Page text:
I'm a nurse that injured my back at work. I was placed under light duty restrictions. The manager on my unit does not want me to come to work at all and will not make the accommodations for me to work under my restrictions. Can she legally do this?
In most states they are not required to find you light duty but are required to pay temporary benefits if they don't in an admitted case. It is generally up to the employer to decide if they want to accommodate the injured worker, and in most cases the insurance company is pushing them to do so, but they have to make that decision. If you have specific questions use the find a lawyer feature and seek out someone near you to talk to about your claim.
If this information has been helpful, please indicate by providing feedback that the answer was either "helpful" or "best answer" as appropriate. Legal Disclaimer: Mr. Connell is a Colorado attorney licensed in only that state. The response herein is not legal advice and does not create an attorney/client relationship. The response is in the form of legal education and is intended to provide general information about the matter within the question.
Yes. An employer is not obligated to provide an injured worker with light duty work. However, if your employer does not accommodate your restrictions, the workers' compensation carrier should pay you temporary partial disability benefits (lost wages). This will continue until you have either reached maximum medical improvement or have received 104 weeks of benefits.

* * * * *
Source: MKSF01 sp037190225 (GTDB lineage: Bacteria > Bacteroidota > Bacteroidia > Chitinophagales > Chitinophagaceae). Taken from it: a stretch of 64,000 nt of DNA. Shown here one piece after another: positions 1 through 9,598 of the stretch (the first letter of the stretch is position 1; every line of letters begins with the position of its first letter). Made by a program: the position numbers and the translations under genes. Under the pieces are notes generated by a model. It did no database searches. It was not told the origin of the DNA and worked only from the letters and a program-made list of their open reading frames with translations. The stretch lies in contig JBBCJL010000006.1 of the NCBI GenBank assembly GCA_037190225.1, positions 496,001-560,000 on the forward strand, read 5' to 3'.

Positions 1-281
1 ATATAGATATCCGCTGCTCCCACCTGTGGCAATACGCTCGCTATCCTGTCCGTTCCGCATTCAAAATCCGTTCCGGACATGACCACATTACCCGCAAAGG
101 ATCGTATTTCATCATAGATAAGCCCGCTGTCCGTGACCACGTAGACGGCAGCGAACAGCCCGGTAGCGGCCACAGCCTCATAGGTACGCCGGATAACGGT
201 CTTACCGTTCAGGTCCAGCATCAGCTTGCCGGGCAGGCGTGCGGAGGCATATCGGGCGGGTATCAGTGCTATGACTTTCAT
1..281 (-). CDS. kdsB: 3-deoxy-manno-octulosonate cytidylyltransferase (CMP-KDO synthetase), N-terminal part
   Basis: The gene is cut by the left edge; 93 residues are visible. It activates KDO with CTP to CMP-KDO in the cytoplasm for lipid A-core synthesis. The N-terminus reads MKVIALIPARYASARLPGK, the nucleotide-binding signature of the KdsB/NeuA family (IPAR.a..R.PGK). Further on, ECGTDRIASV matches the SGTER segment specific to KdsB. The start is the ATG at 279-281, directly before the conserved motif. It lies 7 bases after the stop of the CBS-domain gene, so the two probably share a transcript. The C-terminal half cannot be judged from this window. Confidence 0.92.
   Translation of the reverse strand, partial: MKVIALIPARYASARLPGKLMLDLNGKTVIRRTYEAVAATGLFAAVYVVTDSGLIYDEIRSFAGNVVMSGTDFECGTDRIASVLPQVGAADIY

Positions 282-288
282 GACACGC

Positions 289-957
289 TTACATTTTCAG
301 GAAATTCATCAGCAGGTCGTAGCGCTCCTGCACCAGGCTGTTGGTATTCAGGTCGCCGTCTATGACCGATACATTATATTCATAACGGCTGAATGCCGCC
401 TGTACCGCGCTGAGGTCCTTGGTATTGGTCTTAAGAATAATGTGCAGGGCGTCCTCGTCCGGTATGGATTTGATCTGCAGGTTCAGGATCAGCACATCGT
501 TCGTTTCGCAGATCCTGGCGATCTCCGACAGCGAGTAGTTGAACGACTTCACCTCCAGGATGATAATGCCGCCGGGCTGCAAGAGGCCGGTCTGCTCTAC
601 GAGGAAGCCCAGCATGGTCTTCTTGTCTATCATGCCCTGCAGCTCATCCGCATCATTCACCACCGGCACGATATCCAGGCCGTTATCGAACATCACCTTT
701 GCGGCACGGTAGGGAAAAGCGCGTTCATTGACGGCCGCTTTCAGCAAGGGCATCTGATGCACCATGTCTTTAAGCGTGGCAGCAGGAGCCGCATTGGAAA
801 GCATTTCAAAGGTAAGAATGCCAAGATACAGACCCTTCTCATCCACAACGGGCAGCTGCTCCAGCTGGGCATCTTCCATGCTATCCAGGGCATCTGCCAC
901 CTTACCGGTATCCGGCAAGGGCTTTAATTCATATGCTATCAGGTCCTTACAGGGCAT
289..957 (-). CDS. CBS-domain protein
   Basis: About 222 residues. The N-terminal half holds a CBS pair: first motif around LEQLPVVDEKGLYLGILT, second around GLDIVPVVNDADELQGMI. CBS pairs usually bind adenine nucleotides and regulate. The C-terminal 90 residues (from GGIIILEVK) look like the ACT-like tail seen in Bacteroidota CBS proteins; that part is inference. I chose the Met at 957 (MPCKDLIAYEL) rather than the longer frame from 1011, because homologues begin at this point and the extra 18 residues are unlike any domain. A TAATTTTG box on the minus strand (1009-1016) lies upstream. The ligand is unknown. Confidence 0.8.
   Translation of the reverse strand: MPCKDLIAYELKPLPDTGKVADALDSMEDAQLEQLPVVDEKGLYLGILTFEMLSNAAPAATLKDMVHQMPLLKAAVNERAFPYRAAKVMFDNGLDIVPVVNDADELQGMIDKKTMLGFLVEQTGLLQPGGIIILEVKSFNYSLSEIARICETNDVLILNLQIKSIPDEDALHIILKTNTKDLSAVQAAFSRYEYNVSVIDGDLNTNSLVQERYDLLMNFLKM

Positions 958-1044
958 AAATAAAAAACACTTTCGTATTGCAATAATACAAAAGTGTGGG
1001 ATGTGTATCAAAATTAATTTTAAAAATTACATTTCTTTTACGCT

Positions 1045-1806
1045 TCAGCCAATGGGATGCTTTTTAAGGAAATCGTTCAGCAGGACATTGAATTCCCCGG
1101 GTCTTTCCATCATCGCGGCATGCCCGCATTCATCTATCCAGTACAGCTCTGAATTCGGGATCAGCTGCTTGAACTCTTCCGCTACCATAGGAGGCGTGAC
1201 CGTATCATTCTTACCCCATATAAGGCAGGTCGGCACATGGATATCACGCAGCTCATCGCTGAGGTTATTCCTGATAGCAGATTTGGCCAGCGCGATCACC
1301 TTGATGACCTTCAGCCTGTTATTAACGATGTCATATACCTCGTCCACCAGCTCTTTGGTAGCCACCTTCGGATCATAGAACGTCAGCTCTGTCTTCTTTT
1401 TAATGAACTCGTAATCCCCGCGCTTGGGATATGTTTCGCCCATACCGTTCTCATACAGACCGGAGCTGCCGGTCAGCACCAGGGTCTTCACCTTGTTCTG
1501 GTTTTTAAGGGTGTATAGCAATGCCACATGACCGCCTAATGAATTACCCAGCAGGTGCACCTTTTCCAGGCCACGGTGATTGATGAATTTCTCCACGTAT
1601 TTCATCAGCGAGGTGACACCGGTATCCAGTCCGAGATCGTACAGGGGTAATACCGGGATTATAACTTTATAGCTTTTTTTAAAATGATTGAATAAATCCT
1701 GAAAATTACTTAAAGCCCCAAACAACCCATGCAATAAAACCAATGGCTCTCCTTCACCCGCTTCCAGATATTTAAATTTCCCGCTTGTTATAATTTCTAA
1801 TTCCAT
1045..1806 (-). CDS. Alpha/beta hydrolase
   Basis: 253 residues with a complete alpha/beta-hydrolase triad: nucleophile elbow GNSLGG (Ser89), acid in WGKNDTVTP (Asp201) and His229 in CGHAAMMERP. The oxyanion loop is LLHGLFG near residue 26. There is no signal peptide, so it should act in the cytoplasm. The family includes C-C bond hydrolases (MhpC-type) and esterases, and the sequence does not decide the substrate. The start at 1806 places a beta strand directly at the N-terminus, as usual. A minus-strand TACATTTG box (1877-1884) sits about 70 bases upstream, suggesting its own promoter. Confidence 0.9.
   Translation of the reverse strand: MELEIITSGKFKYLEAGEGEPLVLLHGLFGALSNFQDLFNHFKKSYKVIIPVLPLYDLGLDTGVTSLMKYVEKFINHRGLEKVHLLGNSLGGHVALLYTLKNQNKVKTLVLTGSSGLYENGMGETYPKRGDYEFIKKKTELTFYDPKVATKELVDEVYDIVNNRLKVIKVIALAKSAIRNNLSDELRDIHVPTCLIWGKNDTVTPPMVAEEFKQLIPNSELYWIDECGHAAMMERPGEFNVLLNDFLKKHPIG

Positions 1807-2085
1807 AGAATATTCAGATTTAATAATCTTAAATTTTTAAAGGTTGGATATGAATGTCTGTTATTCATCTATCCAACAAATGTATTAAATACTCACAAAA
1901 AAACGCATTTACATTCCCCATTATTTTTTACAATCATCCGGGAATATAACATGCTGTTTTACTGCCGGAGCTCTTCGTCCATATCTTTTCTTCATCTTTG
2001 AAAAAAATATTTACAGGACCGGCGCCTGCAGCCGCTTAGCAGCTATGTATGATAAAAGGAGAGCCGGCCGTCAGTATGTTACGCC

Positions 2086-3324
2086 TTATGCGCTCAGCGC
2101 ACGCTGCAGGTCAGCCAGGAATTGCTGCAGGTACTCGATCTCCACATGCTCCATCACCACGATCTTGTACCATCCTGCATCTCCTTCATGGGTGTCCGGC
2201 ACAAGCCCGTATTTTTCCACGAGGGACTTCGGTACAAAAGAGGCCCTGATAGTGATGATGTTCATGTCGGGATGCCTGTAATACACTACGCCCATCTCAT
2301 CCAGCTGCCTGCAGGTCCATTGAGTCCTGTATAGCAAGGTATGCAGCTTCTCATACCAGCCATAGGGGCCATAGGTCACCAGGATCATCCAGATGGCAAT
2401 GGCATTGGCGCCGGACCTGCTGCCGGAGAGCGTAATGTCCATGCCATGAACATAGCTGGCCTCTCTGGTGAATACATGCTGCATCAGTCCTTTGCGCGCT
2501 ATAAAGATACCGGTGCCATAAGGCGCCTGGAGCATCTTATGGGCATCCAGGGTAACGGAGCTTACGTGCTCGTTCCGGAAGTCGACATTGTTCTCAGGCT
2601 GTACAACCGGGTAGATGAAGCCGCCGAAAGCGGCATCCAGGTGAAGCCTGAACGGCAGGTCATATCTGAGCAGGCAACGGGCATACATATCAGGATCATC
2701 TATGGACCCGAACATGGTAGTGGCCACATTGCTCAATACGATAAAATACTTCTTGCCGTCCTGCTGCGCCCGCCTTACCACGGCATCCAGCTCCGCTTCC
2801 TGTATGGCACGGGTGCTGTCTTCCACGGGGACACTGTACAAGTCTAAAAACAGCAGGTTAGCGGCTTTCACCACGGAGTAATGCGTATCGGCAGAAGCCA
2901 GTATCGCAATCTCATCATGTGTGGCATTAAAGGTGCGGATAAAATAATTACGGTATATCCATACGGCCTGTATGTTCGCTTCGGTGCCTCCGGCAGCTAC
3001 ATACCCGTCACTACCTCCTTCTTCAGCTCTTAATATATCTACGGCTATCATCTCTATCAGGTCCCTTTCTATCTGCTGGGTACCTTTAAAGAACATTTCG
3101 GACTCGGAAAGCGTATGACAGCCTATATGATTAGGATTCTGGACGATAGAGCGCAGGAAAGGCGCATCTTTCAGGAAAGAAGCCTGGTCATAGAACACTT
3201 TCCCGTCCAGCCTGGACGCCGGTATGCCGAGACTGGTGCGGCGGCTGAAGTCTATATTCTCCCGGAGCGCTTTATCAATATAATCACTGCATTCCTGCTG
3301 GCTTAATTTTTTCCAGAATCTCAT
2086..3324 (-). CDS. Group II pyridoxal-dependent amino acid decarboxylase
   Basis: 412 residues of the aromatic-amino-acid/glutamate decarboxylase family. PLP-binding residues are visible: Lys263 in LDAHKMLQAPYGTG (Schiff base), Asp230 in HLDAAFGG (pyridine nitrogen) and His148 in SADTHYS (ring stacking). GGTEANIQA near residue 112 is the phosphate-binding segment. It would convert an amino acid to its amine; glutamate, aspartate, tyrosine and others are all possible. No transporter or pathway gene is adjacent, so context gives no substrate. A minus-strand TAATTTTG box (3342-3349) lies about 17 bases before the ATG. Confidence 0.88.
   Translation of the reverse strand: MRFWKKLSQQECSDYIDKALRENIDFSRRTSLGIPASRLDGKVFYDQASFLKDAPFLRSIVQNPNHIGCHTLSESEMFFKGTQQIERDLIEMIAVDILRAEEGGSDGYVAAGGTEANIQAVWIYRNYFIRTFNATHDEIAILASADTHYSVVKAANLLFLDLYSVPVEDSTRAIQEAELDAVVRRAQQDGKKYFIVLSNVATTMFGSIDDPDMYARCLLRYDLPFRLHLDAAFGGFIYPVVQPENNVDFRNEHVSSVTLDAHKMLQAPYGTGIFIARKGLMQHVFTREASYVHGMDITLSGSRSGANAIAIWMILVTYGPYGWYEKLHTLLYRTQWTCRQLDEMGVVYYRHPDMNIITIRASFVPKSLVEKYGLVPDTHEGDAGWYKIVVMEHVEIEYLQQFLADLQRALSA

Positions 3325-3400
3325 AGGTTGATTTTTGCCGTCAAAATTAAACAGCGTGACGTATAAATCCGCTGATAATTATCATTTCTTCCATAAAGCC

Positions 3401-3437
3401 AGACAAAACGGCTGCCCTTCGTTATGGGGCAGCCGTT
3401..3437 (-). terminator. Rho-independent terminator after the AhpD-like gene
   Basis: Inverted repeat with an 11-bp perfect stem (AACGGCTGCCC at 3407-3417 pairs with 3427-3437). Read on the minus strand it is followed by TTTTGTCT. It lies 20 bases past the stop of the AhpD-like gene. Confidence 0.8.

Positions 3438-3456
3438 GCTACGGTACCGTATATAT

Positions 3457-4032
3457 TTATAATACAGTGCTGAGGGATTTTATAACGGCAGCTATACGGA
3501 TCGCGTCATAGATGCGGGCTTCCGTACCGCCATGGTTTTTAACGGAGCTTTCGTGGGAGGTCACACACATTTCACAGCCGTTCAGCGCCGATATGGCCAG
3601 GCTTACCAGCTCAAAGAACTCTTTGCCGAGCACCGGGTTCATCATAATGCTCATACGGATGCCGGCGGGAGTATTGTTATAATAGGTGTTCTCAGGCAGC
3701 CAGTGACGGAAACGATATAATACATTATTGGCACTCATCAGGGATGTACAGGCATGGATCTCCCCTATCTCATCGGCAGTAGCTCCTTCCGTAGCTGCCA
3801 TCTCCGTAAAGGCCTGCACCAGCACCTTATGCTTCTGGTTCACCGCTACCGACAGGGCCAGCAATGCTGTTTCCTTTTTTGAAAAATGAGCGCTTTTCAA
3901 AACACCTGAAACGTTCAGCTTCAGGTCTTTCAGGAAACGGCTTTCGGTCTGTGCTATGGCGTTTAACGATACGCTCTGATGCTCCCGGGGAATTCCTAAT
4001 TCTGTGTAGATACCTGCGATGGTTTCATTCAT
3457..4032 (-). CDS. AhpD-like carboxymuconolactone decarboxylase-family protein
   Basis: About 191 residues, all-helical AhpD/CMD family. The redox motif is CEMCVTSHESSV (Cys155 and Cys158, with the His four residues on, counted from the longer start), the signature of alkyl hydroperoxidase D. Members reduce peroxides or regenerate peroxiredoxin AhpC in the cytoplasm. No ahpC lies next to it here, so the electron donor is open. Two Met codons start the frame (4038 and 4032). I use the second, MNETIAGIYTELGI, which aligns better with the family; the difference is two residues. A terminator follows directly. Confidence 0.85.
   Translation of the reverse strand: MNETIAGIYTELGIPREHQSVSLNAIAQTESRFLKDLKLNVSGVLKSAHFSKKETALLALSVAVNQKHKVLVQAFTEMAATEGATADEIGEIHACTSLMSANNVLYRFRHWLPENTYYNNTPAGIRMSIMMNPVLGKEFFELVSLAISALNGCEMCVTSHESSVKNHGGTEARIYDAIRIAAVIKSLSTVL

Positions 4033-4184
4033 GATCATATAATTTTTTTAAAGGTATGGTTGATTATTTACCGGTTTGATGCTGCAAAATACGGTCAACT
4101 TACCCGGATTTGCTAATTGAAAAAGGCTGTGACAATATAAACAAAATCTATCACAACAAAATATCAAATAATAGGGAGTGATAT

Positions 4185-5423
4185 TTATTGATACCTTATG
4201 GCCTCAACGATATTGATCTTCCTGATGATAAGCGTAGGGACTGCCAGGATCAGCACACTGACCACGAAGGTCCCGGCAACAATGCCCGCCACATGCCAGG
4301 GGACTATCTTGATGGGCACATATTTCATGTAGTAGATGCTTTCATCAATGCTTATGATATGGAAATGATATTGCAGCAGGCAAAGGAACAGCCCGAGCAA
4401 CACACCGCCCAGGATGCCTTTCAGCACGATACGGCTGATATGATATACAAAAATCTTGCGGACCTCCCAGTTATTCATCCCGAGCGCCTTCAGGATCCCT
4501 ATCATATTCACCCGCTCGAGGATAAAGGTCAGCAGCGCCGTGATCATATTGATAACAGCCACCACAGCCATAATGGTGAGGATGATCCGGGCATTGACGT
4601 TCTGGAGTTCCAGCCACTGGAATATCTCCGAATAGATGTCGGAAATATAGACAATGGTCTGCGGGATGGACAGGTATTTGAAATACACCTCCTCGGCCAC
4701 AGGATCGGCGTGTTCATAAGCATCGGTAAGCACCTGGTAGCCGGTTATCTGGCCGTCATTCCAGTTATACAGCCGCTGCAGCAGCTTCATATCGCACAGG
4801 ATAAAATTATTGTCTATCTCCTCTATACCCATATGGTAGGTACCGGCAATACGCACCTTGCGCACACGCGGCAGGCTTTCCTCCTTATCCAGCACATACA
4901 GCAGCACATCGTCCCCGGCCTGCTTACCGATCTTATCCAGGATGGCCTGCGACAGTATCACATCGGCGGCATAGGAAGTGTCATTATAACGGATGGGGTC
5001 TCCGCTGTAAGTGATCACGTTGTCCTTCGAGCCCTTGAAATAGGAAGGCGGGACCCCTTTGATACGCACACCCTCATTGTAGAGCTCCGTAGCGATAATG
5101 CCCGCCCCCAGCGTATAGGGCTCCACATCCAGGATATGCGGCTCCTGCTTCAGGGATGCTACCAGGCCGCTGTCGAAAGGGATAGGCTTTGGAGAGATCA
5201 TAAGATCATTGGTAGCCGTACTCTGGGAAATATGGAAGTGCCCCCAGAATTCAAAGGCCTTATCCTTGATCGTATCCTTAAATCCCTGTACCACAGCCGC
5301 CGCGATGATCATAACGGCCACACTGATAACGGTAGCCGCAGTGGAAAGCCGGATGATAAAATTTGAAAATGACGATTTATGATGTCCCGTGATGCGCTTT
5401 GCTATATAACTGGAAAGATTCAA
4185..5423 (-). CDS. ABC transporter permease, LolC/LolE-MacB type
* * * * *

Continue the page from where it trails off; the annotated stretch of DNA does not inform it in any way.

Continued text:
As Mr. Friedman said, there is no workers' compensation law that obligates the employer to make a light-duty job for you. I often explain to my clients that if the client and I were in a business together that involve manual labor and one of our employees was injured on the job but had physical restrictions assigned by his doctor such that he could not do any of the jobs that we had open, we would not be obligated to create a job for him. However, if the employer has work available within your physical restrictions, I believe it would violate Florida law for them to discriminate against you based upon your having been hurt at work. If for instance, the employer has three jobs that you could do with your physical limitations but they hire someone else for those jobs rather than give them to you simply because you were hurt at work, you may have a claim outside of workers' compensation for employment discrimination. If your employer does not bring you back to a light-duty job earning at least 80% of your gross average weekly wage preinjury, you would be entitled to what is called workers' compensation temporary partial disability (TPD) benefits which are a maximum of 64% of your gross average weekly wage preinjury subject to a statewide maximum cap
Disclaimer: the above does not constitute legal advice and is only an opinion of the author as to current law. You should consult an attorney with questions about your particular situation.